From the backseat to backstage


Gucci Mane, a rapper, said, “Rockstar lifestyle might don’t make it.”

After the hip-hop entourage Taylor Gang’s 2050 Tour stop Thursday, I beg to differ.

The day started the same as most in the “Lifestyles of the Broke and Famous.” I was dressed fashionably with my gas tank on empty and $2 in my pocket, ready for a great adventure.

After my friend, Branden Gadsen, showed me an Instagram picture of rapper Wiz Khalifa skateboarding outside the concert venue, I decided we had to go. Why not go? We were done with classes. In the next moment, we were off.

Of course, once we got there, Khalifa was nowhere to be found. We paced outside the row of tour buses for about 45 minutes, standing around so long I decided to climb the roof of the neighboring apartment complex for free seats. But, just as we decided to go, I noticed a promotional poster stapled to a telephone pole. As I looked across the street, I noticed a couple of roadies and security standing next to the tour buses. With a plan in mind, I walked to the biggest guy I saw and asked to get my poster signed.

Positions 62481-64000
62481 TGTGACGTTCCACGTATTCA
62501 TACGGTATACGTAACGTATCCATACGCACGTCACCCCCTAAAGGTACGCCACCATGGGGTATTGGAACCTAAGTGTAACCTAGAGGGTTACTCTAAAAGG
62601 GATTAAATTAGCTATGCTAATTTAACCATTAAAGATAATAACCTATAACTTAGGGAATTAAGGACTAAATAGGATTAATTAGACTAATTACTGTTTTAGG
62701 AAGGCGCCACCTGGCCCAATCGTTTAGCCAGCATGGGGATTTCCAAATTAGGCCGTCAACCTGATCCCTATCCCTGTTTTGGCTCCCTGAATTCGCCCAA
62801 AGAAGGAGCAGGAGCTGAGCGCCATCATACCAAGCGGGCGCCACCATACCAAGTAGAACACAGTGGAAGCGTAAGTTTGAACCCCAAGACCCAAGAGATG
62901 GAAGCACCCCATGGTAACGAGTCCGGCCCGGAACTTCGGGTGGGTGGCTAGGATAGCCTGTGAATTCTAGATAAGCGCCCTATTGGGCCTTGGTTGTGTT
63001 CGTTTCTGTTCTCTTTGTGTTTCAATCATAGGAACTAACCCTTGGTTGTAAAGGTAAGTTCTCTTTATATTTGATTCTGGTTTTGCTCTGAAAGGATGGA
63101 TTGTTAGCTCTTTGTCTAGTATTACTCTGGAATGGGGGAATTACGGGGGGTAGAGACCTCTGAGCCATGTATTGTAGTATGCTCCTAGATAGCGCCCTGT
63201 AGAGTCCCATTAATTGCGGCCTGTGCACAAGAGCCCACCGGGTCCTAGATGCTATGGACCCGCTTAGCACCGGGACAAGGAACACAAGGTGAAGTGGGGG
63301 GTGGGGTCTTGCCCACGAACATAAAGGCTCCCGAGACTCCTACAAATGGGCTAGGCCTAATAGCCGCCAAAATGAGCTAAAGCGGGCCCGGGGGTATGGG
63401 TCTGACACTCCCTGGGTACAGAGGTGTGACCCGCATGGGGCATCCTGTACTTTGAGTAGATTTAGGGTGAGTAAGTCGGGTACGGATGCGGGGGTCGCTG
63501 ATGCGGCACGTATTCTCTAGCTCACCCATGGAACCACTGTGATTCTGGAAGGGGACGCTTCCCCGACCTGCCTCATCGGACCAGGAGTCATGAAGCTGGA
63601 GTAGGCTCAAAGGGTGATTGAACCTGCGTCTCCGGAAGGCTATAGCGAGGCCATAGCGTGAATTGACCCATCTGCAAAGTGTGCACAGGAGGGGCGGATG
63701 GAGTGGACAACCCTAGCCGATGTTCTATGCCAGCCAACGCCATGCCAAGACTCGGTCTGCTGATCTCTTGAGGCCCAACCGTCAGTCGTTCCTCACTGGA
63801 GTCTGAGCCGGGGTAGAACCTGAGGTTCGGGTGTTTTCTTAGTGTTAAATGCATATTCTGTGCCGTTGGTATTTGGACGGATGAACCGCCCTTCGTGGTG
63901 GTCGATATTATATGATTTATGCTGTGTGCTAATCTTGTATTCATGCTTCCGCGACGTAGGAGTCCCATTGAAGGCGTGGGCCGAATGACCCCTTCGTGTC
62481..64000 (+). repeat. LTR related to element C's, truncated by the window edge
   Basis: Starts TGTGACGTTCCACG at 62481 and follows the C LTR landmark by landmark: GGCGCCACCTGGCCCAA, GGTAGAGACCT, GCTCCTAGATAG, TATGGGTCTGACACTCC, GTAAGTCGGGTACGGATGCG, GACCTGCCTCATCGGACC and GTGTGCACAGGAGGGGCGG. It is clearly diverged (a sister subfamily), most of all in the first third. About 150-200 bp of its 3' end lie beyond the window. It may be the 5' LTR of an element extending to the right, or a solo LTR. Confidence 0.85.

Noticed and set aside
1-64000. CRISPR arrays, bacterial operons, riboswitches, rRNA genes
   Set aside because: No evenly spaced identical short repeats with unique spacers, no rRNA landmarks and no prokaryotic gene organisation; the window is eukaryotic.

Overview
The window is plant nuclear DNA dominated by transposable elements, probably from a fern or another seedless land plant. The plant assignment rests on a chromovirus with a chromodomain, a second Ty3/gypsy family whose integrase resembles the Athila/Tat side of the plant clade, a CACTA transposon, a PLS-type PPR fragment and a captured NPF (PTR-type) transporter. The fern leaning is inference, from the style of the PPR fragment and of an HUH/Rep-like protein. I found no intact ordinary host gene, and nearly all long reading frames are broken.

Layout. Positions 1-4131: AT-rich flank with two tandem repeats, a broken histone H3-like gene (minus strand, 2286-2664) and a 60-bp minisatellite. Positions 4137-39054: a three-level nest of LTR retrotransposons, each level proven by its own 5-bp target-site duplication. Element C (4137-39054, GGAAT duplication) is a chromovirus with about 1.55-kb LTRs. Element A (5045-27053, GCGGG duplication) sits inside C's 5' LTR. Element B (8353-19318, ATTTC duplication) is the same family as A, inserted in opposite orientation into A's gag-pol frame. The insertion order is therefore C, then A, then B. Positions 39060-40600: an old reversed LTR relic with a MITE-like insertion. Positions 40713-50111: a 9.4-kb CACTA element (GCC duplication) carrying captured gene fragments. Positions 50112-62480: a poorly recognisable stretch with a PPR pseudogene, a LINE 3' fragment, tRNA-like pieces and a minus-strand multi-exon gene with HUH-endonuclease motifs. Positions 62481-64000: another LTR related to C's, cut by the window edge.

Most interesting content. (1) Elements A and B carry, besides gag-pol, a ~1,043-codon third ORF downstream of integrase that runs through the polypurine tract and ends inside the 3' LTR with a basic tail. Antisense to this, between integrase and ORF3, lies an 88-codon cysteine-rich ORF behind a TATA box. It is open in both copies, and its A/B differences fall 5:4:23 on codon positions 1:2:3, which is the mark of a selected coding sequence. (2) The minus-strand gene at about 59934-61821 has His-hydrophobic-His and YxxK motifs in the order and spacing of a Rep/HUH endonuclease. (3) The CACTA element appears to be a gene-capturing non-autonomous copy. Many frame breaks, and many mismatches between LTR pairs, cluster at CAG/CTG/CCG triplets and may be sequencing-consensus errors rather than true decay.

After being rejected and feeling like all of this was for nothing, a man by the name of Polar Bear Breeze, who is head of security for the tour, asked if I was coming to the concert. Unfortunately, I told him no, I am a broke college student and that I have to work.

“How about I let you and six of your hot friends in for free, but you have to be here by six o’clock,” he said. “And let’s see, it’s 4:45 now.”

That was literally music to my ears. I was given the number to Khalifa’s bass player, Kenny Wright, to call when I got there. I anxiously gathered six of my friends, changed clothes and headed out. Part of my mind was hoping this guy does not stand us up and another part was hoping he meant six friends and not three. I did not even know if he would answer the phone for me when I got there.

When we got to the venue, Wright greeted us with passes for everyone. After being escorted through the back stage to the crowd, all six of us jumped for joy and screamed. It was “turn up” time, as some would say in such a situation, and that is exactly what we did.

I chilled with the band members and Taylor Gang artist Berner on the bus. Next thing I know, I was in someone’s VIP booth, holding a cup of gin and orange juice and rocking out to Juicy J. If anyone asked, for one night only, I was with the band.